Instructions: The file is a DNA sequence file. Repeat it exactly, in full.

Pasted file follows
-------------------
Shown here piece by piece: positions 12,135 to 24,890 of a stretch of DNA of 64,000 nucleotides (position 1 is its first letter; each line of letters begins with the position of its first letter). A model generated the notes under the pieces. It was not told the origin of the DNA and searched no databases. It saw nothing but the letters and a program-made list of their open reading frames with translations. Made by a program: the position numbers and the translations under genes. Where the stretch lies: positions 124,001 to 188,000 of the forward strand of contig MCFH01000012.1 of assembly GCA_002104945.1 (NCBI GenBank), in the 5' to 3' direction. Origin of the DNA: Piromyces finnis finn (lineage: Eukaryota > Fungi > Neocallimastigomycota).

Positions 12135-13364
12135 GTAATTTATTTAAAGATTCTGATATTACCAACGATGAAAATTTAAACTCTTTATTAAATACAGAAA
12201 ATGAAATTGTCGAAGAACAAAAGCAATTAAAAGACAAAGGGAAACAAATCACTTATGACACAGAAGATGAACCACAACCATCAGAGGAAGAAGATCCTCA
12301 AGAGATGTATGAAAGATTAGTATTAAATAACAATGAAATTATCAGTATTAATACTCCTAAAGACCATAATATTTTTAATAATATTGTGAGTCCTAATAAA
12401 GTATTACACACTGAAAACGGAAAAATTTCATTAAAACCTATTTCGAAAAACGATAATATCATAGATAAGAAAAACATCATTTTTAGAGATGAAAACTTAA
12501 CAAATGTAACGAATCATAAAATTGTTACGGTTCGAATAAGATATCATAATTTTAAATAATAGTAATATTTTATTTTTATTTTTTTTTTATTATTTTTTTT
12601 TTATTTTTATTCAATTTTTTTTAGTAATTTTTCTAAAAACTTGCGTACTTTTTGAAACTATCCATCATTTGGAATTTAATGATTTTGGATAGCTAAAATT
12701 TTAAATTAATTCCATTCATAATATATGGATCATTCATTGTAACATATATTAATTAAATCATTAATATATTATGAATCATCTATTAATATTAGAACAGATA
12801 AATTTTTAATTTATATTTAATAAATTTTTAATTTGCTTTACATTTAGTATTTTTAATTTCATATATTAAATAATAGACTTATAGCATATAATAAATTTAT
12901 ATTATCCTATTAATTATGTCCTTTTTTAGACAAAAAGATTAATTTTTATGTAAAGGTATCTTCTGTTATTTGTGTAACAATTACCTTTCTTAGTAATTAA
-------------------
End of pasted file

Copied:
Shown here piece by piece: positions 12,135 to 24,890 of a stretch of DNA of 64,000 nucleotides (position 1 is its first letter; each line of letters begins with the position of its first letter). A model generated the notes under the pieces. It was not told the origin of the DNA and searched no databases. It saw nothing but the letters and a program-made list of their open reading frames with translations. Made by a program: the position numbers and the translations under genes. Where the stretch lies: positions 124,001 to 188,000 of the forward strand of contig MCFH01000012.1 of assembly GCA_002104945.1 (NCBI GenBank), in the 5' to 3' direction. Origin of the DNA: Piromyces finnis finn (lineage: Eukaryota > Fungi > Neocallimastigomycota).

Positions 12135-13364
12135 GTAATTTATTTAAAGATTCTGATATTACCAACGATGAAAATTTAAACTCTTTATTAAATACAGAAA
12201 ATGAAATTGTCGAAGAACAAAAGCAATTAAAAGACAAAGGGAAACAAATCACTTATGACACAGAAGATGAACCACAACCATCAGAGGAAGAAGATCCTCA
12301 AGAGATGTATGAAAGATTAGTATTAAATAACAATGAAATTATCAGTATTAATACTCCTAAAGACCATAATATTTTTAATAATATTGTGAGTCCTAATAAA
12401 GTATTACACACTGAAAACGGAAAAATTTCATTAAAACCTATTTCGAAAAACGATAATATCATAGATAAGAAAAACATCATTTTTAGAGATGAAAACTTAA
12501 CAAATGTAACGAATCATAAAATTGTTACGGTTCGAATAAGATATCATAATTTTAAATAATAGTAATATTTTATTTTTATTTTTTTTTTATTATTTTTTTT
12601 TTATTTTTATTCAATTTTTTTTAGTAATTTTTCTAAAAACTTGCGTACTTTTTGAAACTATCCATCATTTGGAATTTAATGATTTTGGATAGCTAAAATT
12701 TTAAATTAATTCCATTCATAATATATGGATCATTCATTGTAACATATATTAATTAAATCATTAATATATTATGAATCATCTATTAATATTAGAACAGATA
12801 AATTTTTAATTTATATTTAATAAATTTTTAATTTGCTTTACATTTAGTATTTTTAATTTCATATATTAAATAATAGACTTATAGCATATAATAAATTTAT
12901 ATTATCCTATTAATTATGTCCTTTTTTAGACAAAAAGATTAATTTTTATGTAAAGGTATCTTCTGTTATTTGTGTAACAATTACCTTTCTTAGTAATTAA